- March 21, 2018
HORIZON WEST Most women collect handbags, shoes or makeup, but handywoman Frankie Orozco collects drills and tools.
It all started with making changes to her house, such as knocking out a wall in the kitchen and transforming it into an open breakfast-bar area. A year ago, when she was looking for a rolling cart for her daughters’ bathroom and couldn’t find a reasonably priced one anywhere, she took it upon herself to make one.
“I’ve always done stuff around the house — my brother’s a contractor, so I think it runs in the blood,” she said. “I had friends wanting (carts), and my daughter said, ‘Why don’t you post this in one of the Facebook pages?’ Within the first day, I had nine orders for that cart.”
Orozco takes pure wood — usually pine — and can transform it into just about anything. She can make just about any style of table — dining tables, egg tables and sofa tables among them — as well as various benches, wall trimmings, deck chairs and wood cutouts.
After her craftsmanship took off, her oldest daughter made her a Facebook page to display her projects and feature things she’d made around the house. They titled the page “That Woodshop Gal.” Little by little, Orozco would take orders based on what she is capable of doing — now, she’s working on pieces she never planned to make. From there, word of mouth spread of Orozco’s work, and what started as a hobby is now also a workout and a way to help support her oldest daughter through college.
“I’ve always had a knack for looking at something and knowing how it’s put together,” she said. “YouTube is your friend. I followed other ladies who did stuff like that and was always a huge fan of these sites. I started following plans and then started doing my own. Most cases I can look at a piece and just know that this is how it’s put together.”
On average, Orozco works on two to three pieces at a time. Most projects take about two to three weeks from start to finish. Clients message her asking about a particular piece, and she gives them an estimate based on measurements and finish. Orozco then discusses the piece further with clients, from details ranging to where in the house the piece will go to what colors are in that room, so she can ensure they will end up with a piece that works for them.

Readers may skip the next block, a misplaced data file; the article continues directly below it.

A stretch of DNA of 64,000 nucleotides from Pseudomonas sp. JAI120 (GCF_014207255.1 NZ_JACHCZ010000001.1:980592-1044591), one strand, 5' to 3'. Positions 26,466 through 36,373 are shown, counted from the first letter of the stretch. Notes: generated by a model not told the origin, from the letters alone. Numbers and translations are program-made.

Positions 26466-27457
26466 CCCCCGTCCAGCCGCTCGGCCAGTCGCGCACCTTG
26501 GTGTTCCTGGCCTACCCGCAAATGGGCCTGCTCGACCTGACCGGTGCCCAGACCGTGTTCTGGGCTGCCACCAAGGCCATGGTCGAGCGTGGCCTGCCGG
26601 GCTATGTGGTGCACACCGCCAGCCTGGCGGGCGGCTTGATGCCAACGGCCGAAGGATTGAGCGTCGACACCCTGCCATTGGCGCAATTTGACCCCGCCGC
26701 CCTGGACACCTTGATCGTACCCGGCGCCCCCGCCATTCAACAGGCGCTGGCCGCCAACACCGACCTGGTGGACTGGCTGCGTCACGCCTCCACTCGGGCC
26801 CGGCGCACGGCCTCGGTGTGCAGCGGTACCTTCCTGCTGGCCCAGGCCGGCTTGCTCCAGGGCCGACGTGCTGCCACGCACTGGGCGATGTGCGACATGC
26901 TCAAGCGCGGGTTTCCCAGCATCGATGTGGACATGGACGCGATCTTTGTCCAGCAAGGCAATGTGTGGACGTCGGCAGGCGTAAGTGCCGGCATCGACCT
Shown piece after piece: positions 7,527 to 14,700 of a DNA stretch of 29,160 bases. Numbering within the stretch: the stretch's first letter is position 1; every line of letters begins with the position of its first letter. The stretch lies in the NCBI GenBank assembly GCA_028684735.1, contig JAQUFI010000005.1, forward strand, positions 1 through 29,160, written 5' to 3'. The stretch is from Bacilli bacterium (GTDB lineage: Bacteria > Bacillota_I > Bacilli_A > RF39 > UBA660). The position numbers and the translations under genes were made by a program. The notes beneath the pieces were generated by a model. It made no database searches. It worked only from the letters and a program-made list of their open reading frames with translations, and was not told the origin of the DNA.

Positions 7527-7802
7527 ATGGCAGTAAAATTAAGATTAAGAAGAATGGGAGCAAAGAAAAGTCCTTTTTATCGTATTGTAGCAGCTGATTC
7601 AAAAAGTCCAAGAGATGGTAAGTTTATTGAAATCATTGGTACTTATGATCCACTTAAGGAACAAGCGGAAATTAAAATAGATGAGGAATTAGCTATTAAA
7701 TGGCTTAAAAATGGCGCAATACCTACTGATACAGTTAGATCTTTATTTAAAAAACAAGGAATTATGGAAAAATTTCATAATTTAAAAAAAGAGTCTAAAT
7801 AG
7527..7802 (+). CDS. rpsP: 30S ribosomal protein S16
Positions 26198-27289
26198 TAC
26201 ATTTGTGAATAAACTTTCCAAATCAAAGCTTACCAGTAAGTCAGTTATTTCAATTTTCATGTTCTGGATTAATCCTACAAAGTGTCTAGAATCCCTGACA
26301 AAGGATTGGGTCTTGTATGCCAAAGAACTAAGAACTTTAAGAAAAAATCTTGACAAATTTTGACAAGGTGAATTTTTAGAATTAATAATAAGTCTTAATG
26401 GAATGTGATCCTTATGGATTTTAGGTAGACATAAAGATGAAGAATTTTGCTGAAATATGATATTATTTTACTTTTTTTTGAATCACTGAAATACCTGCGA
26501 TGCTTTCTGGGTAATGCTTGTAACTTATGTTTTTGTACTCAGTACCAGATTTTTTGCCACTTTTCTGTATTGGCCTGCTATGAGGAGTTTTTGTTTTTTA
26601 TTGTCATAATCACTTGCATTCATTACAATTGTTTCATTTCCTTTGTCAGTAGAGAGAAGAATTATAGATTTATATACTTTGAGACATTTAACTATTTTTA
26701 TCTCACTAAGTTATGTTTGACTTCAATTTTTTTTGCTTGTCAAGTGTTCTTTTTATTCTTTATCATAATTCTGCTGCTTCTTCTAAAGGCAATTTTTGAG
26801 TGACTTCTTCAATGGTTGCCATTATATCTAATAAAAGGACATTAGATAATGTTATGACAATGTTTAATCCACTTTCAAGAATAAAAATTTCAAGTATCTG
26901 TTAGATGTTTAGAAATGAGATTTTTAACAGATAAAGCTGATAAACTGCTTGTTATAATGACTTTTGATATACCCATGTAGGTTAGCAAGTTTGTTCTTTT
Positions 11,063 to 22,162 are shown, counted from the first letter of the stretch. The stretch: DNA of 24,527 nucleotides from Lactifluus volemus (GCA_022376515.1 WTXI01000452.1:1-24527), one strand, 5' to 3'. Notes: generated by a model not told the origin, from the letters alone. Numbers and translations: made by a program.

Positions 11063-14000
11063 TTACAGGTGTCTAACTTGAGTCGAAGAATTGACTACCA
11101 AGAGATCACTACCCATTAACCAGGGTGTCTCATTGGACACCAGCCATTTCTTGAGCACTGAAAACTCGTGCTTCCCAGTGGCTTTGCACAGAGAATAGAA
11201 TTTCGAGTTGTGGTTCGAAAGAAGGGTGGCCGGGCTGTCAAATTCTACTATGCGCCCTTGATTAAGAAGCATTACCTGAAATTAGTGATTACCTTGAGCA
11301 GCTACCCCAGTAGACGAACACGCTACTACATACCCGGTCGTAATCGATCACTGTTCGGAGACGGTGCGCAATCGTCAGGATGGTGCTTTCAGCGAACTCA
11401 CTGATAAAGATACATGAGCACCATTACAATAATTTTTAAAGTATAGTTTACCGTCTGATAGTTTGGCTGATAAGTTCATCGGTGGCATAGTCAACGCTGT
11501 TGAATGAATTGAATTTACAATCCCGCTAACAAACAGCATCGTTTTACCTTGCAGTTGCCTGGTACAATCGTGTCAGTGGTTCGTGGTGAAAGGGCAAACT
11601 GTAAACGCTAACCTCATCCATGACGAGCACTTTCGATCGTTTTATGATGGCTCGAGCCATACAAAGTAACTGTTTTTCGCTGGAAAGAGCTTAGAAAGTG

Once details are finalized, Orozco provides clients with a work order, collects a deposit and schedules the start and finish dates for the piece. Then, she gathers the materials she’ll need — the wood, hardware and stains or finishes — and gets to work. For materials, she goes to Lowe’s and carefully pick out each piece of wood. She goes in and sorts through the wood slab by slab, sliding pieces on the floor to inspect them for warps. By now, the employees at Lowe’s know her well.
“I’ve always had a knack for looking at something and knowing how it’s put together. YouTube is your friend.… I started following plans and then started doing my own.”— Frankie Orozco
“I started with a little 10-inch saw, and it’s amazing how every week I‘ve found the need for a new tool,” she said. “I go into Lowe’s and the guys go, ‘Come here, let me show you this, we just got it in!’ I used to just go raid my brother’s van or his garage.”
The process itself is lengthy, especially when it comes to sanding, which is done in phases. The wood is cut, shaped, sanded, assembled and sanded again before the final stain is applied. Although it takes a while to get the piece ready to go, Orozco said the best part is pushing herself and seeing the final project come together.
“I’m a bit of a perfectionist, and working with wood, sometimes it’s not perfect so I can get a bit frustrated when the pieces don’t turn out exactly how I want,” she said. “It’s not just about taking an order — it’s about getting it right. It’s fun, I love doing it. My husband gets a big kick out of it, and he’s my biggest fan. I love when people send me something of what they want, and seeing people get so excited over their piece.”
Contact Danielle Hendrix at [email protected]